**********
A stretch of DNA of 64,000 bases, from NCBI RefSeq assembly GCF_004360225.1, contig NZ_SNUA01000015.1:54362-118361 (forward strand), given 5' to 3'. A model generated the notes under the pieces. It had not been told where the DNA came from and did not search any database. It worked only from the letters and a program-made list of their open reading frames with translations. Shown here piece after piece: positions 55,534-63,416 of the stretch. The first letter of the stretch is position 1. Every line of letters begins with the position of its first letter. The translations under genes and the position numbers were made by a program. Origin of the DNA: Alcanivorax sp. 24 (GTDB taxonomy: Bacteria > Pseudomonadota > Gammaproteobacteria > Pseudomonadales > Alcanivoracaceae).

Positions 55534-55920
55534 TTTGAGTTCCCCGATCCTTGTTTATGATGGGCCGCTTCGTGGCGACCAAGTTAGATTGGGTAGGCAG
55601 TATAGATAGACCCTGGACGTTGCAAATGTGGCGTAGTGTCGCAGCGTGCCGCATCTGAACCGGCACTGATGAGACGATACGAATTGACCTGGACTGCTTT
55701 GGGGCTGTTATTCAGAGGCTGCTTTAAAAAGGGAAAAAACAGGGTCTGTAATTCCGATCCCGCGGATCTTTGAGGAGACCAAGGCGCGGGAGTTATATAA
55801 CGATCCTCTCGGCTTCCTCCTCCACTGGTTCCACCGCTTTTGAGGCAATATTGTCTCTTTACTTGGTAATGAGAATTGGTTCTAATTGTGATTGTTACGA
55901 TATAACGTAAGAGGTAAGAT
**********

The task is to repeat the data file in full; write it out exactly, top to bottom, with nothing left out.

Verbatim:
A stretch of DNA of 64,000 bases, from NCBI RefSeq assembly GCF_004360225.1, contig NZ_SNUA01000015.1:54362-118361 (forward strand), given 5' to 3'. A model generated the notes under the pieces. It had not been told where the DNA came from and did not search any database. It worked only from the letters and a program-made list of their open reading frames with translations. Shown here piece after piece: positions 55,534-63,416 of the stretch. The first letter of the stretch is position 1. Every line of letters begins with the position of its first letter. The translations under genes and the position numbers were made by a program. Origin of the DNA: Alcanivorax sp. 24 (GTDB taxonomy: Bacteria > Pseudomonadota > Gammaproteobacteria > Pseudomonadales > Alcanivoracaceae).

Positions 55534-55920
55534 TTTGAGTTCCCCGATCCTTGTTTATGATGGGCCGCTTCGTGGCGACCAAGTTAGATTGGGTAGGCAG
55601 TATAGATAGACCCTGGACGTTGCAAATGTGGCGTAGTGTCGCAGCGTGCCGCATCTGAACCGGCACTGATGAGACGATACGAATTGACCTGGACTGCTTT
55701 GGGGCTGTTATTCAGAGGCTGCTTTAAAAAGGGAAAAAACAGGGTCTGTAATTCCGATCCCGCGGATCTTTGAGGAGACCAAGGCGCGGGAGTTATATAA
55801 CGATCCTCTCGGCTTCCTCCTCCACTGGTTCCACCGCTTTTGAGGCAATATTGTCTCTTTACTTGGTAATGAGAATTGGTTCTAATTGTGATTGTTACGA
55901 TATAACGTAAGAGGTAAGAT